The authorization for a school, to be called the “Academy of Idaho,” came with a catch, however. The townspeople had to supply land for the institution. The subsequent dispute almost killed the Academy before it started.
|Administration Building, Academy of Idaho, ca. 1912.|
H. T. French image.
Heated arguments arose as various factions pushed locations all around the valley. Finally, with the legislature's deadline approaching, they settled on what is now the lower part of the ISU campus. Construction soon began, and the school greeted its first classes in the fall of 1902 [blog, September 22].
The legislature tried to make sure the new school did not compete with the University of Idaho for students. In fact, they hoped the curriculum in Pocatello would encourage some to go on the Moscow. They specified that the curriculum should include “all the branches commonly taught in academies and such various courses as are usually taught in business colleges.”
Legislators also considered vocational training appropriate, making the new school more or less equivalent to our notion of a two-year community college. John W. Faris, the experienced educator who became the Academy’s first Principal, had more ambitious plans. He quickly initiated a preparatory curriculum, knowing that many prospective students had limited (or no) access to high school classes.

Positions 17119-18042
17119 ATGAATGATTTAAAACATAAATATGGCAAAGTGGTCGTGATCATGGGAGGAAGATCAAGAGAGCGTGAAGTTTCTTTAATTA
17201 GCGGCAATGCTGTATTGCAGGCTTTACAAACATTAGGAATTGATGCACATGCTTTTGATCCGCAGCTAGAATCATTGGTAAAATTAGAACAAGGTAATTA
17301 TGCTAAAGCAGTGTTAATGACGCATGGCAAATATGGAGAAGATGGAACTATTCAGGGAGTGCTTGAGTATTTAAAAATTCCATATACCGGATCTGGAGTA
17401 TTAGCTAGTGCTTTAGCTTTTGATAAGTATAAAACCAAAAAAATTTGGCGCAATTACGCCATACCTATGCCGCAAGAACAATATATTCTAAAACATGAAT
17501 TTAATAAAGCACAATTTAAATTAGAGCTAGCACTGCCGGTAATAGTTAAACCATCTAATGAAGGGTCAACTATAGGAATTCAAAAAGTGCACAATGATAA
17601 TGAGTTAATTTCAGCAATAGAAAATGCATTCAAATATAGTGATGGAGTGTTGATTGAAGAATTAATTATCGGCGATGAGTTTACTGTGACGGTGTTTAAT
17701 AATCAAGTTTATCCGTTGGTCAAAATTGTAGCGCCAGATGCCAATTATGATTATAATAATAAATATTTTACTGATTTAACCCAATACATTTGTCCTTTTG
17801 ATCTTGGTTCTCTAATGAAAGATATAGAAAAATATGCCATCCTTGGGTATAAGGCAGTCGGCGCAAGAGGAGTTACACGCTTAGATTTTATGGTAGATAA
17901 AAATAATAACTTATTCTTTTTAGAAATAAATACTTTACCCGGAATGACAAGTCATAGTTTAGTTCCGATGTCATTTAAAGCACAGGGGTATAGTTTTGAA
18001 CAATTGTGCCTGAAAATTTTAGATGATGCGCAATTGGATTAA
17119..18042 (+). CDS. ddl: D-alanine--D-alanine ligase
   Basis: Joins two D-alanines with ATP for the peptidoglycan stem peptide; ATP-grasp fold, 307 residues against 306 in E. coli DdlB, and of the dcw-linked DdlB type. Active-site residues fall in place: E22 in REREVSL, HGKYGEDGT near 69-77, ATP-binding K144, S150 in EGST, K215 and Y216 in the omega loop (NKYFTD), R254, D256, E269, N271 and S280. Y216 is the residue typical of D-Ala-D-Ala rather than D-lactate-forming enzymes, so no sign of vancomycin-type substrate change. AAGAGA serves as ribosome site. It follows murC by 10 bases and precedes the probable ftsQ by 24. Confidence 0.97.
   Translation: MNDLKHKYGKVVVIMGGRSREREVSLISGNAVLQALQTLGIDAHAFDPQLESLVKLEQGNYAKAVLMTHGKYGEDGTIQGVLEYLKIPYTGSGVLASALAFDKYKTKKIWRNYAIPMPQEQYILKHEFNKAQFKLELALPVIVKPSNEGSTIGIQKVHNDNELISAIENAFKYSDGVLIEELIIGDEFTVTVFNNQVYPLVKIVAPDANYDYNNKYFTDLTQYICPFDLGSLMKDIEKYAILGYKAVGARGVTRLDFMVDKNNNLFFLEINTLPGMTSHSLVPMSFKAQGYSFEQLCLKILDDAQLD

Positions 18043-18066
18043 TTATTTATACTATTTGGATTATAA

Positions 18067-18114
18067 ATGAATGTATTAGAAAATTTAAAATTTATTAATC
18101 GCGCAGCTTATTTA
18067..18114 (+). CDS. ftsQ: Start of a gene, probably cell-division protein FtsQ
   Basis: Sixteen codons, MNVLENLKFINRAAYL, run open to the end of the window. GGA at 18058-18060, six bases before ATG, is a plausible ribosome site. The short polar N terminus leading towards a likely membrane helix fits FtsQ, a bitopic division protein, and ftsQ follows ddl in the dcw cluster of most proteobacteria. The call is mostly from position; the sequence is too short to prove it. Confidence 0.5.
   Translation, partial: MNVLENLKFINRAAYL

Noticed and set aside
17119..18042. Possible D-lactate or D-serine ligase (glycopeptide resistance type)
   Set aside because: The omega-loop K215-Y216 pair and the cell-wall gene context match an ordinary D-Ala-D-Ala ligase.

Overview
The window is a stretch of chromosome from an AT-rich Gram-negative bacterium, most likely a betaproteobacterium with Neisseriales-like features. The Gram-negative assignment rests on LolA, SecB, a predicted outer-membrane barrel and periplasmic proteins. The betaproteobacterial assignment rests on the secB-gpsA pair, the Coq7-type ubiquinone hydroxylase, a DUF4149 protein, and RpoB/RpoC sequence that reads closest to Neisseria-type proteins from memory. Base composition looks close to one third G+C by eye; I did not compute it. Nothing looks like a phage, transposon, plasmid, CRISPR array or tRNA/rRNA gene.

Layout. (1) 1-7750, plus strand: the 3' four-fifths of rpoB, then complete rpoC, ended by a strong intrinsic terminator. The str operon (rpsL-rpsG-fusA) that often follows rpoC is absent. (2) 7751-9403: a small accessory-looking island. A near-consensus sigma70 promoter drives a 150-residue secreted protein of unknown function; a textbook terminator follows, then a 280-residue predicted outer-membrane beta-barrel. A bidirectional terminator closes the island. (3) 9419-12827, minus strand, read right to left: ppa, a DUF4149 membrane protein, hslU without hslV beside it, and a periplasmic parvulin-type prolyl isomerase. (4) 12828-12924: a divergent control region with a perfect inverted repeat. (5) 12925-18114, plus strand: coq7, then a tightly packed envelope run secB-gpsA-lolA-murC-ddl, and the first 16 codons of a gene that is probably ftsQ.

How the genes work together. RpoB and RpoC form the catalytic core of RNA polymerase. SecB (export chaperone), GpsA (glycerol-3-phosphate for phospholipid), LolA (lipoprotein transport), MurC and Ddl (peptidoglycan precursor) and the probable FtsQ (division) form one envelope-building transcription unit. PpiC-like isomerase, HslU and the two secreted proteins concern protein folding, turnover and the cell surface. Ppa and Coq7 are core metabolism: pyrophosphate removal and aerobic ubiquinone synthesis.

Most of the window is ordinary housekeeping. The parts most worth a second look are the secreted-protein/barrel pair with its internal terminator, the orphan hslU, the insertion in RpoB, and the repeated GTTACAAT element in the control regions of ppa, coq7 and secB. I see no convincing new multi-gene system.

A few years later, he began what we now call a “continuing education” program, with a particular emphasis on summer classes for pre-college teachers. The Idaho Statesman reported (May 9, 1913) that the sessions were very popular, and reminded prospective attendees that, “ Special attention will be given to those courses of study required for the certification of teachers.”
Encouraged by the response, school officials soon began to harbor aspirations to attain full four-year status. That battle would rage for over thirty-five years. The only immediate result was a slight expansion and name change - to "Idaho Technical Institute" (ITI) - in 1915.
As the school expanded, pressure from local boosters continued, but backfired. In 1927, the legislature made ITI a subordinate division of the University of Idaho. For the next twenty years, the Pocatello school would be the "Southern Branch of the University of Idaho" (UI-SB).
Although it was touch and go at times, the school survived the Great Depression and World War II. The vast influx of G.I. Bill students after the war caused many strains, but helped the UI-SB finally attain its goal. In 1947, the school became Idaho State College, an independent, four-year institution.
|Main campus, Idaho State University.|
After sixteen years of curriculum and enrollment expansion, they were given university status in 1963.
In August 1986, the school dedicated its Research and Business Park, meant to act as an incubator for new ventures and to provide space for public and private research laboratories.
Today, the university has an enrollment of over 15 thousand students, with three branch locations, and millions of dollars in research and teaching grants.
|References: [French], Hawley]|
|Diane Olson, Idaho State University: A Centennial Chronicle, Idaho State University (2000).|